It is time to roll out the tennis red carpet (clay) season
12 tournaments over nine weeks across picturesque Europe - that's how the claycourt season goes every year on the ATP tour during the months of April and May. The momentum builds through a series of smaller tournaments (called ATP 250 events) followed by bigger ones at Monte Carlo, Barcelona, Madrid and Rome, with a climax at Roland Garros in Paris.
There’s something about clay
Modern tennis witnessed a paradigm shift with the introduction of the synthetic hardcourt surface for various commercial advantages. But the downside of this standard look and feel was that tournaments started looking similar throughout the year as the season chugged along different cities of the world.
When the claycourt season comes around each year, it sends the sport along with its players and fans back in time. It gives everyone a refreshing feel of the past, and a raw reminder of how the sport has been played on the slow surface over the years.
Continental Europe and Latin America have always had more claycourts than Asia, Britain or North America, which probably explains why the ‘Spanish Armada’ always clock superior performances on this surface.
Rafael ‘Clay’ Nadal
Yevgeny Kafelnikov, a Russian former World No. 1 tennis player, once said that if Pete Sampras entered his name for the Wimbledon event, then the remaining 127 players would be playing only for the sake of participation. The same can be said of another player right now, but on all clay events, not just one.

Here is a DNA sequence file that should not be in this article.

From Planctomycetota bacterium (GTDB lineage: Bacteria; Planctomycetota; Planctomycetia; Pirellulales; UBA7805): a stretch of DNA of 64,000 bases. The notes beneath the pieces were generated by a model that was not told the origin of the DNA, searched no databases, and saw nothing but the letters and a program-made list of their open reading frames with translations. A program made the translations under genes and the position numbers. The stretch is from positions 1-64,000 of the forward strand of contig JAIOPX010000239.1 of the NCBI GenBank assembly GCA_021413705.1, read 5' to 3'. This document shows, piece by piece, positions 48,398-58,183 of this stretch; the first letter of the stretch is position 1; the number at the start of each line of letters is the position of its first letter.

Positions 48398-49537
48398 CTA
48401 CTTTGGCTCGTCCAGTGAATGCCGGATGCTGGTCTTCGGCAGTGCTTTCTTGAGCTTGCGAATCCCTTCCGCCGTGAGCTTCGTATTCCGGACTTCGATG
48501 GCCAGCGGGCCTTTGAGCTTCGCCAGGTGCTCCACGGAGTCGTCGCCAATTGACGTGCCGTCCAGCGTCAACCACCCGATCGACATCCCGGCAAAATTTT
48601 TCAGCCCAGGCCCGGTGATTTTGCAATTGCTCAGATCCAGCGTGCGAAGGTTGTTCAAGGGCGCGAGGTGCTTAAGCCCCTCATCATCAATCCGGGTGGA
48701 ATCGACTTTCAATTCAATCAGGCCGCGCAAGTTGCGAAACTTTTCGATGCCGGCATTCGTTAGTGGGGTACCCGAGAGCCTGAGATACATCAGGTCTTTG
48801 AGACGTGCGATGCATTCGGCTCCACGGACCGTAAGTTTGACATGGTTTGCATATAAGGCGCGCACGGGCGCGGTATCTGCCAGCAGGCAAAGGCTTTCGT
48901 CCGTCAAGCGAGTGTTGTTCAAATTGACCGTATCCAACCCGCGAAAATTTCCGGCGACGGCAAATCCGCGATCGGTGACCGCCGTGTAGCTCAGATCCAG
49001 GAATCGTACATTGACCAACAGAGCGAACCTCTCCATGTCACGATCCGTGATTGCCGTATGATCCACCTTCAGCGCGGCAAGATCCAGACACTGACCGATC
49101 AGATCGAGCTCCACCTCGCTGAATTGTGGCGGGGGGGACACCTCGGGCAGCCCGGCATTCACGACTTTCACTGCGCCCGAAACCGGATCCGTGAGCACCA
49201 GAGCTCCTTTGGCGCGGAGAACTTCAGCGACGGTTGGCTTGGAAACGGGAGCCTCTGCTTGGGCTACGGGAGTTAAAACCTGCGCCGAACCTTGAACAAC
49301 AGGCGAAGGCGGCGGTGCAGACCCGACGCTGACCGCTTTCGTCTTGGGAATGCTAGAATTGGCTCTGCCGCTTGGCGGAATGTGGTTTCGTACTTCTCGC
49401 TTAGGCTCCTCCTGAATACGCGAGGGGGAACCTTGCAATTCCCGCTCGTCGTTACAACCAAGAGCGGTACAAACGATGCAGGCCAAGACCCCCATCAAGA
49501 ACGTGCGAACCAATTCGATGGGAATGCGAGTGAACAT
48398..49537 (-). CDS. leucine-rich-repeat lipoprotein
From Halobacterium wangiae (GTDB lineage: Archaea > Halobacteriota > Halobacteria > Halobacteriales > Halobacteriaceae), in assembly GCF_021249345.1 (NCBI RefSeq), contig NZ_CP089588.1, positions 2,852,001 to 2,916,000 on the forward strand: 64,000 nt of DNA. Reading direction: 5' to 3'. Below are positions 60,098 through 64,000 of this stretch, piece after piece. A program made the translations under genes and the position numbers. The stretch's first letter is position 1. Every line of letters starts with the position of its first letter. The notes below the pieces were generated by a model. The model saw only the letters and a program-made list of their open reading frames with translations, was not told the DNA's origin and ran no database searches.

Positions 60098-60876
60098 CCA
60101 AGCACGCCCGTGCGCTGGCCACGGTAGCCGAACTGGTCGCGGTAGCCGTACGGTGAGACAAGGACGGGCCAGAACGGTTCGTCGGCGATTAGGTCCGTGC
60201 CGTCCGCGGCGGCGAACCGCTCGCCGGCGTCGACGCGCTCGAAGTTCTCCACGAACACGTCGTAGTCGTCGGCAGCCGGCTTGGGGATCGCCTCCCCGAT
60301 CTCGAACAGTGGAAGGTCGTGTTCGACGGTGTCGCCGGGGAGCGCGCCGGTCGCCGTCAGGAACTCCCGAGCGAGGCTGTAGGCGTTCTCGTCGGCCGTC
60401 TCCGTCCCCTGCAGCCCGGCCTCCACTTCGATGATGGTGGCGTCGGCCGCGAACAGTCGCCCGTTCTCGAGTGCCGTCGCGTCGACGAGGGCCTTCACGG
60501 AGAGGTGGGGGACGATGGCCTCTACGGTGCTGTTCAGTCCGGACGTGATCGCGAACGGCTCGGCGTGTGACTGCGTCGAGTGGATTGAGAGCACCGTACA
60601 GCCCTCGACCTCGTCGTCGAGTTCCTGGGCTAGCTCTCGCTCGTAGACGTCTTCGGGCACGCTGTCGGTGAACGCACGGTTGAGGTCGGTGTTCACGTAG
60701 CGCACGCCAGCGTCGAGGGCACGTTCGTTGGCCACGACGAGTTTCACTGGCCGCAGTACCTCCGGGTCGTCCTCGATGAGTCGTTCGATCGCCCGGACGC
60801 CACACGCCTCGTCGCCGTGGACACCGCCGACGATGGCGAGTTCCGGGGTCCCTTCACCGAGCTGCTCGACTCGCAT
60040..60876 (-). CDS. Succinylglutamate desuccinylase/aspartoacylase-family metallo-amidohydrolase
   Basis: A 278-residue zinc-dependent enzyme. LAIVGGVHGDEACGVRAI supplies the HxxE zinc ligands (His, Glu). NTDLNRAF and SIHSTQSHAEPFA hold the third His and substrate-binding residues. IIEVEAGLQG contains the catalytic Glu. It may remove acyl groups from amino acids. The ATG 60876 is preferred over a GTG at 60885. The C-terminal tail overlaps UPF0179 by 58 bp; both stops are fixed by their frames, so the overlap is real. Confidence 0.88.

Back in 2005, a player who goes by the name Rafael Nadal, all of 19 years old, announced his entry by winning the French Open. Most tennis pundits were not surprised that yet another Spanish player was doing well on clay. And Nadal possessed all the right ingredients to excel on clay – heavy top spin, sliding footwork, patience to grind out the opponents.
But little did they know or predict back then that Nadal's genuine love for clay knew no bounds. Fast forward to 2019, and Nadal is still the defending champion at Roland Garros - having won his 11th title in Paris last year.
The Spaniard's overall tally of claycourt titles stands at 55 (out of a total of 80) , which is the highest ever by a player in the history of the sport. It almost seems that clay chose Nadal rather than the other way round.
Every year, an exciting set of Next-Gen players join the ATP tour. Alexander Zverev, Dominic Thiem, Stefanos Tsitsipas, Karen Khachanov, Borna Coric, Daniil Medvedev, Denis Shapovalov, Frances Tiafoe - the list goes on. Will the sport witness one of these young guns repeating a similar act like the emergence of Nadal during the 2005 season?
If that happens, tennis will have witnessed the same red clay spin out another champion player for the future.